Most residents of Upper Mustang practice Tibetan Buddhism. However, unavailability of quality education and difficult economic conditions have, over time, deprived newer generations of a comprehensive knowledge of the Buddha dharma. It was with the objective of generating opportunities for young boys from the largely impoverished Himalayan region of Nepal, to study the Buddha dharma accompanied by an opportunity to receive formal education within the Nepal government-approved modern education system, that the idea of starting a school was born. Similarly, the nunnery school was the result of an endeavor to extend the same opportunities to young girls.
After the Pal Ewam Namgyal Monastic School was started, the administration realized that they had another obstacle in the form of the Mustang winter. Situated at an altitude of 3900 meters above sea level, the harsh winters Mustang experiences made holding classes during winter barely possible for a period of about 5 months, starting in November. It was for this reason that the decision was taken to move the students to Pokhara, Nepal during the winter months. Later, when the nunnery school was started, the same structure was followed. Though economically straining, it is the only way to avoid any elemental interruptions in the continuity of the academic year.
AIMS AND OBJECTIVES
- To preserve and further the teachings of the Buddha
- To preserve the conventional systems of conducting Buddhist rituals
- To offer Buddhist studies, free formal education and complete care for the children of the most destitute families from the Himalayan region of Nepal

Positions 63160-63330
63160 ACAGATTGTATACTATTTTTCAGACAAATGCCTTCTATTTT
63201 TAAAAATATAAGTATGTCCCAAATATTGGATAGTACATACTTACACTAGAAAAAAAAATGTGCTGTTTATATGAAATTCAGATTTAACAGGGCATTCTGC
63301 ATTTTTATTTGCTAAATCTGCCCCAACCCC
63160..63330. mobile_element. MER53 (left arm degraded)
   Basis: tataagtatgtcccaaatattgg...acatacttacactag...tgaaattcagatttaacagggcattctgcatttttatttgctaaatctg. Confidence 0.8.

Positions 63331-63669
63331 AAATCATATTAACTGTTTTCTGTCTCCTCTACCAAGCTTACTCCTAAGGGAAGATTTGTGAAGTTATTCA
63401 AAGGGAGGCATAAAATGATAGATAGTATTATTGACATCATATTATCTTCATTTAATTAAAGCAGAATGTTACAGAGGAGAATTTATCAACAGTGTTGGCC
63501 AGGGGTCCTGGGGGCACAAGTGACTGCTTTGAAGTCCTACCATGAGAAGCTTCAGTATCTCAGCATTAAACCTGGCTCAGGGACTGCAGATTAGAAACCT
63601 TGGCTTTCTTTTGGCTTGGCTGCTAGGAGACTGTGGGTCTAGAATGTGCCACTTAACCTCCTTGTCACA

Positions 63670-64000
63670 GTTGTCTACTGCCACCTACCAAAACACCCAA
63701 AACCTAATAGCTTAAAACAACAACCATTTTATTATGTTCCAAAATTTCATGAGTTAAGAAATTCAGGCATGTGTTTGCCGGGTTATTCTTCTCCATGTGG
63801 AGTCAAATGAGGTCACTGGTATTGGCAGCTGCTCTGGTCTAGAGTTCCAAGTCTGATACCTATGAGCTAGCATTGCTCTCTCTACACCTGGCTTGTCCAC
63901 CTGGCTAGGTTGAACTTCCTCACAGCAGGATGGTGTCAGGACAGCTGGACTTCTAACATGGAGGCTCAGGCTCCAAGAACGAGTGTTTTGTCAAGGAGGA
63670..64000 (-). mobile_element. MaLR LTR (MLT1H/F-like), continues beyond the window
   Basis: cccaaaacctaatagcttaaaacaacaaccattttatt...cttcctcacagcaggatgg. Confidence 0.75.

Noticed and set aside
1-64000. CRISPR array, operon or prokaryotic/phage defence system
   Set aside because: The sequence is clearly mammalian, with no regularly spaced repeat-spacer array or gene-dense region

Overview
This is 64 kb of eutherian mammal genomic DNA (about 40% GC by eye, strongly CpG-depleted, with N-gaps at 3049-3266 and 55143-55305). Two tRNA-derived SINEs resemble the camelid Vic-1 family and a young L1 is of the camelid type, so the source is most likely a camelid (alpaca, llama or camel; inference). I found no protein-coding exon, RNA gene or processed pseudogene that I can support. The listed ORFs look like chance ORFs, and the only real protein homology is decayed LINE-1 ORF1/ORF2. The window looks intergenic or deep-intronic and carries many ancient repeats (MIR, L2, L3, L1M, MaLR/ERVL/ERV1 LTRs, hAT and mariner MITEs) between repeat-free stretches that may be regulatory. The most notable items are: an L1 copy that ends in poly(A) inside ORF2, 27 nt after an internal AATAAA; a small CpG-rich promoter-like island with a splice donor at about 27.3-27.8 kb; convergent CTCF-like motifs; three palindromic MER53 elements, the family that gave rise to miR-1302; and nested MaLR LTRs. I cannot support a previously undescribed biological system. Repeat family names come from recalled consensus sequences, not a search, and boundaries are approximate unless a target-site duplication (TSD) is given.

- To encourage the community to preserve the cultural identity and ethical values of Mustang in this changing world
- To establish a model educational institute in the community, thus raising awareness about the importance of formal education
- To incorporate a sense of structure and discipline in the lives of these young students in the hope of producing responsible adults
Students at both the Pal Ewam monastic and nunnery schools study the Buddha Dharma, Buddhist ritual practices, Buddhist scripture-making, reading and writing Tibetan as well as English, Nepalese, Math, Science and Social Science.
In the instruction of the Buddhist courses, the school follows a traditional Tibetan Buddhist monastic curriculum. The students are required to sit for two half-yearly examinations for each Buddhist course. However, being registered under the Ministry of Education of the Nepal Government, the Pal Ewam schools follow the Nepal government’s programs of study for the other subjects. For each of these papers, the students sit for terminal examinations at the end of each of the three terms, every academic year. Progress reports of each student containing his/her academic details are then sent to the District Education Office, Jomsom, Mustang.
Every Friday, the school organizes co-curricular activities for the students. Different contests such as spelling bee, quizzes, elocutions, debates and so on, among the three houses (Kunga House, Tsewang House and Wangon House), are organized every alternate Friday. The winning student or house gets a prize.